Michigan Governor Rick Snyder has declared a March 27 deadline for the review team to present its findings to him.
Click on Detroit RT CAto read entire proposed agreement, and see summary below.
That afternoon, during an open review team meeting, Attorney Andrew Paterson, representing Robert Davis, presented subpoenas to Dillon and the team’s members, requiring them to appear before Ingham County Circuit Court Judge William Collette Thurs. March 22 at 9 a.m. Governor Rick Snyder is also being subpoenaed. (Click on RT subpoena to view document.)
They are to “show cause” why they should not be held in contempt of Collette’s earlier order declaring all proceedings of the Detroit review team null and void due to its violations of the Open Meetings Act.
“I don’t understand how they can be so lawless in this area,” Paterson told VOD. “Dillon has clearly been secretly preparing drafts of this agreement in violation of the Open Meetings Act.”
Judge Collette ordered that all review team meetings must be public. However, the minutes for the last public review team meeting of Feb. 28, 2012 state that Dillon created a subcommittee to discuss options for the team’s recommendations to the Governor. At the March 13 meeting, he told Davis that the subcommittee had not met. (Click on RT minutes 2 28 12 to read complete minutes, which do not include any discussion of the proposal Dillon submitted March 13.)
Dillon passed out copies of the document for the first time to the review team at their March 13 meeting, and said they would meet again Friday, March 15 after they have had a chance to digest it. However, his office said March 14 that no new meeting has yet been scheduled.
Mayor Bing and Detroit’s City Council were not present at the review team meeting. Instead, Dillon called on former Washington, D.C. Mayor Anthony Williams to make a presentation to the team endorsing the agreement.
Williams was mayor from 1999-2007, during which he executed a similar arrangement for his city, which still does not have home rule. He claimed the agreement is based on “Big MAC,” the agreement effectuated by New York Mayor Ed Koch and Wall Street banker Felix Rohaytn in 1978.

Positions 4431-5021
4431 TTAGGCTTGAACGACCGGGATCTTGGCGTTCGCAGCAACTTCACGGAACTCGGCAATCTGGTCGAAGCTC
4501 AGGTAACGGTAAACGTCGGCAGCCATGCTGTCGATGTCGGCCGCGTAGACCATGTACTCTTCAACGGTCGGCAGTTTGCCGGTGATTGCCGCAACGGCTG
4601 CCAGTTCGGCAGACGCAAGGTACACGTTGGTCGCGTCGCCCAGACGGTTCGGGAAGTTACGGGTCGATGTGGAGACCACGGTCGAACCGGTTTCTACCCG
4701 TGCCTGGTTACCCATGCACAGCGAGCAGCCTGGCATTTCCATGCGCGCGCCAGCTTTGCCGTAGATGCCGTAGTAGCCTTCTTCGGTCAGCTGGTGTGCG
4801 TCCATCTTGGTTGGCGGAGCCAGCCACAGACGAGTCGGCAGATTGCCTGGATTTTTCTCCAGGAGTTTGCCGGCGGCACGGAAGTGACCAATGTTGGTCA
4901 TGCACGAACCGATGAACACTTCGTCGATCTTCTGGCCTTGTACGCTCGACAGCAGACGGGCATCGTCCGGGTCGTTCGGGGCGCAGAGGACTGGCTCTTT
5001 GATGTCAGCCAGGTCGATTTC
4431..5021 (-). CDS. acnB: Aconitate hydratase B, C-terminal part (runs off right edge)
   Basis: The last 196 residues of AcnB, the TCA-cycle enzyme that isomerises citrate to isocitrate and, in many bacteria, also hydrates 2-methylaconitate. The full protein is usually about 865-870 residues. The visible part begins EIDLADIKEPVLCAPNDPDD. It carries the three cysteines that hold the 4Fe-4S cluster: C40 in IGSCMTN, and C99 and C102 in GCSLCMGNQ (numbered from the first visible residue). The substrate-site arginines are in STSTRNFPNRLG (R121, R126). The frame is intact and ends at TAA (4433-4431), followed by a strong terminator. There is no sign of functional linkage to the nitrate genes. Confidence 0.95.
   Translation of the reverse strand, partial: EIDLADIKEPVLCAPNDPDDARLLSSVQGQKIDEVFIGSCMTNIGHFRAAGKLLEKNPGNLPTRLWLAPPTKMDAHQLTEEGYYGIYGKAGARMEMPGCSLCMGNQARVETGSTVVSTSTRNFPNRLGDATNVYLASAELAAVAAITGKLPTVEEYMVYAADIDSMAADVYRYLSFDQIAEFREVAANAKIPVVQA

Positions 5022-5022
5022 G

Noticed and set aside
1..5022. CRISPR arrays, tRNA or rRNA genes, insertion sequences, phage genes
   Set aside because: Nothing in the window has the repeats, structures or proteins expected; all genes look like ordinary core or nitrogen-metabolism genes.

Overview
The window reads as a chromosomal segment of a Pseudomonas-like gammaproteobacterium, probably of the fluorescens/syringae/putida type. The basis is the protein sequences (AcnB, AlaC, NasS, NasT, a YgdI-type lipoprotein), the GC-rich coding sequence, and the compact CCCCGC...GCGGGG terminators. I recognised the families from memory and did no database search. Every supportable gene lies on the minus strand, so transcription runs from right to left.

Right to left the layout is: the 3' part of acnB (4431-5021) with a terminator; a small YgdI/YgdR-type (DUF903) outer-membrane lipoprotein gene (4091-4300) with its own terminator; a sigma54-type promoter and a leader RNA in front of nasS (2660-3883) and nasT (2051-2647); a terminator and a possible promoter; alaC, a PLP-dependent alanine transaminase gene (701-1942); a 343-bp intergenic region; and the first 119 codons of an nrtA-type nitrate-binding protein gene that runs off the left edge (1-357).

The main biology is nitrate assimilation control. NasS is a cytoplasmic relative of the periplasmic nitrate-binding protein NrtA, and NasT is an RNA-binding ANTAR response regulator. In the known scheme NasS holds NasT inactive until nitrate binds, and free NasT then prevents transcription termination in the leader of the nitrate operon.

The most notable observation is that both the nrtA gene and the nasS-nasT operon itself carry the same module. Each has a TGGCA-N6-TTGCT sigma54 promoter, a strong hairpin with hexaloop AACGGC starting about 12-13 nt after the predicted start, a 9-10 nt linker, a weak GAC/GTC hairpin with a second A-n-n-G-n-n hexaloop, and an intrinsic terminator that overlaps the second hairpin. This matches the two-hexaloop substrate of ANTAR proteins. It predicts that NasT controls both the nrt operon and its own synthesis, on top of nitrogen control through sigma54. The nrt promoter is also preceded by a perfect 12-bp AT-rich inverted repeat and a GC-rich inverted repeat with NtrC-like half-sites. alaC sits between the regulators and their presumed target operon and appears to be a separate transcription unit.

“Washington, D.C. was determined to be financially insolvent and unable to pay its bills,” Williams said. “If banks are going to loan money to a company, they want to see some changes in management.”
(Click on SO MUCH FOR THE URBAN RENAISSANCE WASHINGTON DC to read articlefrom The Progressive Review citing the deplorable conditions Black residents of Washington, D.C. have faced as a consequence of the re-structuring there. Click on Austerity and bankers coups, the NYC precedent to read analysis by author Doug Henwood of the New York City Wall Street takeover in 1978 and subsequent similar thefts of public municipal control. Articles will also be posted on VOD below.)
Wikipedia says that after Williams’ term as mayor, “[he] entered into a partnership with the Washington-area investment bank Friedman Billings Ramsey Group, Inc. to form Primum Public Realty Trust, a real estate investment trust (REIT) focused on buying and leasing back government and not-for-profit real estate. In 2009 Williams announced he was stepping down as CEO and that Primum would be dissolved. He joined DC law firm Arent Fox on May 14, 2009 as Director of State and Local Practice, assisting governments and municipalities with securing stimulus money and managing their budgets.
“He has also been actively involved in local education initiatives, including serving on the boards of the nonprofit organizations D.C. Children First and the national nonprofit Alliance for School Choice.”
The Alliance for School Choice is the largest such organization in the United States. It supports the creation and expansion of school vouchers (for use by private as well as charter schools), corporate tax credits, and other school “choice” programs.
According to Think Progress, “The Alliance for School Choice is another [Dick and Betsy] DeVos front group founded to promote vouchers and serves as the education arm of AFC In 2008, the last date available for its financial disclosures, its total assets amounted to $5,467,064. DeVos used the organization not only for direct spending into propaganda campaigns, but to give grants to organizations with benign-sounding names so that they could push the radical school choice agenda. For example, in 2008 the organization gave $530,000 grant to the “Black Alliance for Educational Options” in Washington, D.C. and a $433,736 grant to the “Florida School Choice Fund.” This allowed DeVos to promote her causes without necessarily revealing her role. But it isn’t just the DeVos family that’s siphoning money into the Alliance for School Choice and its many front group patrons. Among its other wealthy funders include the Jaquelin Hume Foundation (which gave $75,000 in 2008 and $100,000 in 2006), the brainchild of one of an ultra-wealthy California businessman who brought Ronald Reagan to power, the powerful Wal Mart Foundation (which gave $100,000 in 2005, the Chase Foundation of Virginia (which gave $9,000 in 2007, 2008, and the same amount in 2009), which funds over “supports fifty nonprofit libertarian/conservative public policy research organizations,” and hosts investment banker Derwood Chase, Jr. as a trustee, the infamous oil billionaire-driven Charles Koch Foundation ($10,000 in 2005), and the powerful Wal Mart family’s Walton Family Foundation (more than $3 million over 2004–2005).” For whole article, click on http://thinkprogress.org/politics/2011/05/21/168363/billionaires-privatize-education/?mobile=nc.